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Can the DEA Hide a Surveillance Camera on Your Land? [FEATURE]

special to Drug War Chronicle by investigative journalist Clarence Walker, cwalkerinvestigate@gmail.com

A case that began with reports of suspicious activity in northeast Wisconsin forest land last spring may be headed for the US Supreme Court. That's because a US district court judge ruled in the case last fall that it was okay for the DEA to enter the rural property without a warrant and install surveillance cameras that were used to help convict five members of a family on charges they were growing marijuana.

http://stopthedrugwar.org/files/dea-camera.jpg
surveillance camera (shutterstock.com)
The ruling last October came in a motion to suppress the evidence obtained by the warrantless video cameras. After that ruling, the defendants, five members of the Magana family, pleaded guilty to possession with intent to distribute marijuana and now face up to life in prison and up to $10 million in fines. But as part of the plea deal, they retained their right to appeal the ruling.

And their attorneys say they are prepared to take the case all the way to the US Supreme Court.

In their motion, they had asked the court to suppress evidence because of the property's locked gate and "No Trespassing" sign. Since the properties were heavily wooded and posted with signs, the owners were entitled to an expectation of privacy, the attorneys say.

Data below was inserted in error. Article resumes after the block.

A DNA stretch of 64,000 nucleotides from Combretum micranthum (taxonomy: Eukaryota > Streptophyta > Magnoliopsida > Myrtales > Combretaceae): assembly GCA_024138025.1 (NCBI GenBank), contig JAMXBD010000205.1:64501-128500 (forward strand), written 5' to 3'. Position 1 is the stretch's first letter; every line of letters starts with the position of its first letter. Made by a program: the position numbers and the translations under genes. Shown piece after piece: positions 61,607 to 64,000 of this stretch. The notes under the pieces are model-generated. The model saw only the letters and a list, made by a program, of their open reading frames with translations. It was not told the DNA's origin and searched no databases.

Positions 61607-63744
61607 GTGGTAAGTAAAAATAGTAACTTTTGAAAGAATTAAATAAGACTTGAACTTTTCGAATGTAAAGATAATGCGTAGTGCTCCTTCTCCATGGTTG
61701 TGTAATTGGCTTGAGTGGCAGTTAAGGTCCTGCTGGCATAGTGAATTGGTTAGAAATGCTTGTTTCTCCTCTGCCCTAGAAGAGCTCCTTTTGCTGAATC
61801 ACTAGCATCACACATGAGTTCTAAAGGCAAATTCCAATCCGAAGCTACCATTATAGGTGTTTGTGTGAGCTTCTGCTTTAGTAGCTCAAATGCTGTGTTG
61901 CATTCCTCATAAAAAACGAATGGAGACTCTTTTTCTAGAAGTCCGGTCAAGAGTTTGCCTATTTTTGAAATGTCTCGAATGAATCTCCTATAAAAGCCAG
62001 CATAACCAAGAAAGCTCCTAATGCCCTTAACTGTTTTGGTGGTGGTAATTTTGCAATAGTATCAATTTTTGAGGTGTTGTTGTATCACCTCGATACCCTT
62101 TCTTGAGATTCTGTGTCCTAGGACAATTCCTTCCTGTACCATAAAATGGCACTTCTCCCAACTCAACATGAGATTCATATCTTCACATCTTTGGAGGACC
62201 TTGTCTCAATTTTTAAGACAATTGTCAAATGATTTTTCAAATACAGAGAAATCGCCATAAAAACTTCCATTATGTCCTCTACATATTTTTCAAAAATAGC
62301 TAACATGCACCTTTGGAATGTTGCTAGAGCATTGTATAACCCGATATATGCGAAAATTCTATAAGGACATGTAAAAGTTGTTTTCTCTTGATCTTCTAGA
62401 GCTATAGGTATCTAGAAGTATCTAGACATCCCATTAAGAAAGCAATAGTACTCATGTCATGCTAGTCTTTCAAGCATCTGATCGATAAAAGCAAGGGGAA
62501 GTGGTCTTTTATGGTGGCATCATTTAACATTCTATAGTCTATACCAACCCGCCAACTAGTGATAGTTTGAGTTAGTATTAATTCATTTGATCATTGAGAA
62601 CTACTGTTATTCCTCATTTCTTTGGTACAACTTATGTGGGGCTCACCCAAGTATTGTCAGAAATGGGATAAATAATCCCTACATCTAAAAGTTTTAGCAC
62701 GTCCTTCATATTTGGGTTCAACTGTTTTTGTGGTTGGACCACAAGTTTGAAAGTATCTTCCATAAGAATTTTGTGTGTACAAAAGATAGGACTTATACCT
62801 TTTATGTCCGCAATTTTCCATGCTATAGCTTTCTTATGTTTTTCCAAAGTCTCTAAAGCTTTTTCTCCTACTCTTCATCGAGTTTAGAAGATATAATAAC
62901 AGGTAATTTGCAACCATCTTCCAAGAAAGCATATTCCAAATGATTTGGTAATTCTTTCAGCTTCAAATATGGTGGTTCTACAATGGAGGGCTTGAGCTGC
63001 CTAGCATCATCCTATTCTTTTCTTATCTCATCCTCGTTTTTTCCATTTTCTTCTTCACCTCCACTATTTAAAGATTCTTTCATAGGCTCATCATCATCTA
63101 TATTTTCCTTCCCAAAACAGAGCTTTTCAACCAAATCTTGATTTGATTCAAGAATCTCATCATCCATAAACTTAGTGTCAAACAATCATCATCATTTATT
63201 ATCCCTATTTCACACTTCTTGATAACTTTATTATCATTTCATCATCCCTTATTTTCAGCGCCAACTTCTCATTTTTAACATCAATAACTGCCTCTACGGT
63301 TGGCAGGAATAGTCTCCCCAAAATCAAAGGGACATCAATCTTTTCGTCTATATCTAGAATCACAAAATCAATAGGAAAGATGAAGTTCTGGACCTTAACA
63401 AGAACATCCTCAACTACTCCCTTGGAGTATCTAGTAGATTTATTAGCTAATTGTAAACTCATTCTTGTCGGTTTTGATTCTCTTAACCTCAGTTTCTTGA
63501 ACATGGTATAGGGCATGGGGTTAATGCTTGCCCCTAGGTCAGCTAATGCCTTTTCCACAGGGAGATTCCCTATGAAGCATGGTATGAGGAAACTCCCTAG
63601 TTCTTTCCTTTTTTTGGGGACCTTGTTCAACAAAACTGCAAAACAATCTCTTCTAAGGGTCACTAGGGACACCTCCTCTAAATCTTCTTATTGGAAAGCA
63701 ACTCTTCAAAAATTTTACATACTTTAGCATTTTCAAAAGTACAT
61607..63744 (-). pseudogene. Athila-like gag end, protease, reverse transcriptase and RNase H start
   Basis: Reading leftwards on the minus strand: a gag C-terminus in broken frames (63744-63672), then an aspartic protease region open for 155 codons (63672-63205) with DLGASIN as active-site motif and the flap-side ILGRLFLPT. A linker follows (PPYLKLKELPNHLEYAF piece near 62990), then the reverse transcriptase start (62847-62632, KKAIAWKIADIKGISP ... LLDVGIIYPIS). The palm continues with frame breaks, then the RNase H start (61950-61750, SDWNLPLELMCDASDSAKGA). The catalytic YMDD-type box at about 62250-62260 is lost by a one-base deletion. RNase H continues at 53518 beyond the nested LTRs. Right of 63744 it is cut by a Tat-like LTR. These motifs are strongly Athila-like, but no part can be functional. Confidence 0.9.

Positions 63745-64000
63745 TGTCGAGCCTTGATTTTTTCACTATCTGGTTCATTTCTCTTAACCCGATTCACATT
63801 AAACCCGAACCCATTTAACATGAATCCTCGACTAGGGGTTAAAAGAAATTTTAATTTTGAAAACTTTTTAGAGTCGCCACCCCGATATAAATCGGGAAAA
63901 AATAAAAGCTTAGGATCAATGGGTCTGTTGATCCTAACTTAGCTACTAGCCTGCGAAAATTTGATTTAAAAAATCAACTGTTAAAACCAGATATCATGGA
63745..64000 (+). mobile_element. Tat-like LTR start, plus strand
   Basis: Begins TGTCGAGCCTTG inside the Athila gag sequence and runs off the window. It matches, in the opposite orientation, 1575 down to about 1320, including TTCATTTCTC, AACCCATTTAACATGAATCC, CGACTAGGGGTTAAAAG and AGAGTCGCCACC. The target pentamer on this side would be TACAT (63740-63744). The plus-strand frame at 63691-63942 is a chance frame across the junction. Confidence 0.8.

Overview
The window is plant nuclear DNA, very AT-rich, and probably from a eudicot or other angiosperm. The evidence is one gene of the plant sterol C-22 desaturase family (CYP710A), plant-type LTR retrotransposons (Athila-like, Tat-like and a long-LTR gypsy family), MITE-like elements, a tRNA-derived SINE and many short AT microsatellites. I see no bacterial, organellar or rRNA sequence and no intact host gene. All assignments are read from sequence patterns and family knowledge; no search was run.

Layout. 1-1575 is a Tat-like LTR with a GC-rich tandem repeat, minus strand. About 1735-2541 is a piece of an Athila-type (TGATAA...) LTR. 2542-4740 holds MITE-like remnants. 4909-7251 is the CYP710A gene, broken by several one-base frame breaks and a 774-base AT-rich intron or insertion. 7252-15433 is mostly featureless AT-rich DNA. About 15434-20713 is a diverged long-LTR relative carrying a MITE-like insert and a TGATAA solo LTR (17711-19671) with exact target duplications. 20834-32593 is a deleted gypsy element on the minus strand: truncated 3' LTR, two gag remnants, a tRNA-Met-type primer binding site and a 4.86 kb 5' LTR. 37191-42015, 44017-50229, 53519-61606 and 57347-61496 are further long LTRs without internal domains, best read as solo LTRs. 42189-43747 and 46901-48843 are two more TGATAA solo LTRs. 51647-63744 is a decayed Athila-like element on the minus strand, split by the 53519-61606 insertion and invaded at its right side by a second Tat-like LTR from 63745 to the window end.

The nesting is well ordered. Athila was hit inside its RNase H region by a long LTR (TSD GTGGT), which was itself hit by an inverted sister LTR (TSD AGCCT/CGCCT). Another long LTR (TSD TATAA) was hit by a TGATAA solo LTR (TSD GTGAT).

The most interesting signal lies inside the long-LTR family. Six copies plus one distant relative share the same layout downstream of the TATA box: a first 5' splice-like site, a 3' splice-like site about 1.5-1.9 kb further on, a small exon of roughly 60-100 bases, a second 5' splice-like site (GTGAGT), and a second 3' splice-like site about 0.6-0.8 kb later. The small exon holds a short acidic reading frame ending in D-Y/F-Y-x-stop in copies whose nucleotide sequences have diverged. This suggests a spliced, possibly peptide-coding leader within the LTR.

"After sentencing, the first round of appeals will go to the Seventh Circuit and if there's no favorable ruling there, the cases will be filed into the US Supreme Court," Wisconsin attorney Stephen Richards told the Chronicle last week.

"That one's action could be recorded on their own property even if the property is not within the curtilage is contrary to society's concept of privacy," said Green Bay attorney Breet Reetz, who represents Marco Magana.

Curtilage is a term of legal art referring to the area of a property immediately surrounding a house or dwelling. Past Supreme Court jurisprudence, particularly US v. Oliver, had held under the "open fields" doctrine that areas outside the curtilage are not subject to the same Fourth Amendment protection as a home itself. "An individual may not legitimately demand privacy for activities conducted out of doors in fields, except in the area immediately surrounding the home…," the court held in Oliver. (Perhaps not coincidentally, Oliver was another marijuana cultivation case, in which Kentucky deputies walked a mile onto the property before spotting a marijuana field. Their search was upheld.)